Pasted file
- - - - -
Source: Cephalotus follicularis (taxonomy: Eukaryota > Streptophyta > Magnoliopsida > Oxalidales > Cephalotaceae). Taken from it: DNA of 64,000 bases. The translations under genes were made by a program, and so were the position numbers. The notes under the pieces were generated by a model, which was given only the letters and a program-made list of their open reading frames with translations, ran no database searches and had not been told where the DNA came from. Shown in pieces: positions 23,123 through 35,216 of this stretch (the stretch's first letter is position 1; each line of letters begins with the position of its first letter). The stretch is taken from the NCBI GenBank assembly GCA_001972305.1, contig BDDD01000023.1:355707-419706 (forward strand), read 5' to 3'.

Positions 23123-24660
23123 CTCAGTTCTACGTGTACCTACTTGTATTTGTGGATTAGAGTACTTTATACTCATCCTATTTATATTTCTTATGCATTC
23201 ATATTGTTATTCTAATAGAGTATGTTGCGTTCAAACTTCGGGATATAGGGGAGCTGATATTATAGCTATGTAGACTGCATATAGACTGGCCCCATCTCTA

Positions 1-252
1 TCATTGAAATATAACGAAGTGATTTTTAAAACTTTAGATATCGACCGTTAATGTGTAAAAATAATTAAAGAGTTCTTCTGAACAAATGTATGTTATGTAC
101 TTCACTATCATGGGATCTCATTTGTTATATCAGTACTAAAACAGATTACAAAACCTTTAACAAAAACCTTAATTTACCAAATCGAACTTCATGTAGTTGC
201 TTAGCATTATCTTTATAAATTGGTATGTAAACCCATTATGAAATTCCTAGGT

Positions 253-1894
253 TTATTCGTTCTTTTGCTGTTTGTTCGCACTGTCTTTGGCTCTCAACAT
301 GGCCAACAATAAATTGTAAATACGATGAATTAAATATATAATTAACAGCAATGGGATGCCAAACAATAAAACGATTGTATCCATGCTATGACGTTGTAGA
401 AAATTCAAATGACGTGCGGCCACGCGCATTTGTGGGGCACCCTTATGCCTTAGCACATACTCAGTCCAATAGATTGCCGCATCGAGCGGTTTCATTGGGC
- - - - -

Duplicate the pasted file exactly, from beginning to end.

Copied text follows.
Source: Cephalotus follicularis (taxonomy: Eukaryota > Streptophyta > Magnoliopsida > Oxalidales > Cephalotaceae). Taken from it: DNA of 64,000 bases. The translations under genes were made by a program, and so were the position numbers. The notes under the pieces were generated by a model, which was given only the letters and a program-made list of their open reading frames with translations, ran no database searches and had not been told where the DNA came from. Shown in pieces: positions 23,123 through 35,216 of this stretch (the stretch's first letter is position 1; each line of letters begins with the position of its first letter). The stretch is taken from the NCBI GenBank assembly GCA_001972305.1, contig BDDD01000023.1:355707-419706 (forward strand), read 5' to 3'.

Positions 23123-24660
23123 CTCAGTTCTACGTGTACCTACTTGTATTTGTGGATTAGAGTACTTTATACTCATCCTATTTATATTTCTTATGCATTC
23201 ATATTGTTATTCTAATAGAGTATGTTGCGTTCAAACTTCGGGATATAGGGGAGCTGATATTATAGCTATGTAGACTGCATATAGACTGGCCCCATCTCTA

Positions 1-252
1 TCATTGAAATATAACGAAGTGATTTTTAAAACTTTAGATATCGACCGTTAATGTGTAAAAATAATTAAAGAGTTCTTCTGAACAAATGTATGTTATGTAC
101 TTCACTATCATGGGATCTCATTTGTTATATCAGTACTAAAACAGATTACAAAACCTTTAACAAAAACCTTAATTTACCAAATCGAACTTCATGTAGTTGC
201 TTAGCATTATCTTTATAAATTGGTATGTAAACCCATTATGAAATTCCTAGGT

Positions 253-1894
253 TTATTCGTTCTTTTGCTGTTTGTTCGCACTGTCTTTGGCTCTCAACAT
301 GGCCAACAATAAATTGTAAATACGATGAATTAAATATATAATTAACAGCAATGGGATGCCAAACAATAAAACGATTGTATCCATGCTATGACGTTGTAGA
401 AAATTCAAATGACGTGCGGCCACGCGCATTTGTGGGGCACCCTTATGCCTTAGCACATACTCAGTCCAATAGATTGCCGCATCGAGCGGTTTCATTGGGC